Changing Behavioral Patterns
We all form behavioral patterns based on our personal situation and history. In a way they develop to make life easier for us; automatic responses help us effectively handle the reality of our circumstances.
In ideal cases, when we live in healthy environments, this is a good thing, for it will raise us to be able minded and good hearted people with a strong emotional foundation. But there’s also a shadow side to this unconscious process: when the conditions are bad they can also corrupt us or make life permanently difficult.
That’s when we need to change our routine. And to do that we need to become aware of the vicious circles we’re stuck in. Most of the time we just experience the impact of a pattern, namely the way we feel, without relating it to our established ways. That’s like being conscious of a symptom, but not of the cause; and only by treating the cause can we find the real answer. Actions we take to make us forget about our emotional state never provide us with lasting solutions.
No, instead we need to contemplate and puzzle. How we feel is linked to what we did or thought, sometimes literally second before the sensations, other times they’re repercussions of earlier experiences. It’s vital that we learn to recognize these connections, because once we know which thought or act (which is often also based on a thought) is the source of our state of mind, we can train ourselves to change them in order to feel better.
In this regard it makes no difference if we’re talking about behavioral patterns or thought patterns. The way you think about yourself can be the result of the impact of an unhealthy atmosphere, which left you no option. But once you’re aware, you can make a choice, which is a choice you need to fight for in order to make; for instance, liking yourself when you don’t requires you to break free from an itself perpetuating frame of mind. This is true for all pattern we must liberate ourselves from.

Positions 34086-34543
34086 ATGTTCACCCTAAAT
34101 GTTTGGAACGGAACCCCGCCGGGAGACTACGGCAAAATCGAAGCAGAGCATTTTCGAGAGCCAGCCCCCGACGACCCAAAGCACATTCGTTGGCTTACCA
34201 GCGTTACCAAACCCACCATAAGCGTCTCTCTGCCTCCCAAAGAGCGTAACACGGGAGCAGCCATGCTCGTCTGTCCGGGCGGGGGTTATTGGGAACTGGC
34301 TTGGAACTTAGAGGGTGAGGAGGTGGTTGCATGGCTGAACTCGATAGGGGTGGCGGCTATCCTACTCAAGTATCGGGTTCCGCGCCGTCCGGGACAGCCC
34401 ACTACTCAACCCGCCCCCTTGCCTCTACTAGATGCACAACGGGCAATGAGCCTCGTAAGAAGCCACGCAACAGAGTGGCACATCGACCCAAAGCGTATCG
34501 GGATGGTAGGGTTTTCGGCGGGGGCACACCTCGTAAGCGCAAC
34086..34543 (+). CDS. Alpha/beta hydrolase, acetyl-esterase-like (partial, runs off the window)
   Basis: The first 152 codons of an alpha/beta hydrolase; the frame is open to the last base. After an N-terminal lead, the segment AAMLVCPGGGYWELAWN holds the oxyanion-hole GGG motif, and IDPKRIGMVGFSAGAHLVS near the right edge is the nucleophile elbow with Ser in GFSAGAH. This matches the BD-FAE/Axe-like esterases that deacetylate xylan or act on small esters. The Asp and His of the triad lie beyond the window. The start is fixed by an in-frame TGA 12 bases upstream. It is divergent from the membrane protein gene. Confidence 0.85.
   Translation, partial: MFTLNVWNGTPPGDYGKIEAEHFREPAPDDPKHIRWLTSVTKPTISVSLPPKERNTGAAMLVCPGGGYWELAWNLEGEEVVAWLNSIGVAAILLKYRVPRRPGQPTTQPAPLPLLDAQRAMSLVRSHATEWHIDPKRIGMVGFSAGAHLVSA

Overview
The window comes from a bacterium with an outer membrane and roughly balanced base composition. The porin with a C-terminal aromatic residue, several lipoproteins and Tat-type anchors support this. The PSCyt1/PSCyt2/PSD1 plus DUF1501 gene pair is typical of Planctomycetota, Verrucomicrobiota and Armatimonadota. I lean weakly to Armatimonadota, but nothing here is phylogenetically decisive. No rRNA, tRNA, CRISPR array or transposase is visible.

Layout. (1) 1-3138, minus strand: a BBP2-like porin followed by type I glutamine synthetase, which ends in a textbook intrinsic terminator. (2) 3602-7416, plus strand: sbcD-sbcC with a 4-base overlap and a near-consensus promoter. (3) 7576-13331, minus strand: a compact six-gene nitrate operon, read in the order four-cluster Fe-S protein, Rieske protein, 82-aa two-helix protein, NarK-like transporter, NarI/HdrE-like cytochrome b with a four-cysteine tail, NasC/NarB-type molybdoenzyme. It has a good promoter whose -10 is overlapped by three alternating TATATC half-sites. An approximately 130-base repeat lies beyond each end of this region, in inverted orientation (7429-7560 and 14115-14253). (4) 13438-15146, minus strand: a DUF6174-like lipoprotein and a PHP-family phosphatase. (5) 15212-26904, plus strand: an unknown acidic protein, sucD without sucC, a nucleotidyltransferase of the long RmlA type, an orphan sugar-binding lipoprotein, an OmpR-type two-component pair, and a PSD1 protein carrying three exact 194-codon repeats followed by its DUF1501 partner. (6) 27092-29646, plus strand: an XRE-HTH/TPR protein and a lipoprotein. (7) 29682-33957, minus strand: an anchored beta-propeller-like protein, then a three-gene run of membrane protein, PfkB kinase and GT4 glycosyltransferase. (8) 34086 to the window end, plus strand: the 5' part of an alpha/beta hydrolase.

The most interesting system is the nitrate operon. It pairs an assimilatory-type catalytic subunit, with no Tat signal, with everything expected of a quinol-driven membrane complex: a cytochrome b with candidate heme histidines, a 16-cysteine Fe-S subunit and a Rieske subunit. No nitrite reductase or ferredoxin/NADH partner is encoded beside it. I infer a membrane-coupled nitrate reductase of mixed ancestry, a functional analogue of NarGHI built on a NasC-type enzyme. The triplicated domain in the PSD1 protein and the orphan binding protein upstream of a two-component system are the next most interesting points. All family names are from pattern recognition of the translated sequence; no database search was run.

And even when things aren’t that bad it may be wise to examine yourself. As long as we don’t maintain a garden it will overgrow or wither away. That analogy also counts for our minds and the climate we create. To uphold a prosperous state we need to actively manage it, and we can’t do that when we remain blind to it. And even then, things can always be better. There’s no end to the way we can improve ourselves and our shared situation.
Examine yourself to discover the relations between thoughts, deeds and sensations, decide whether or not you wish to keep thinking and acting that way and labor to change it. The rewards, in the form of an overall well-being, are waiting to be plucked, like fruits from a tree that needs your care in order to blossom.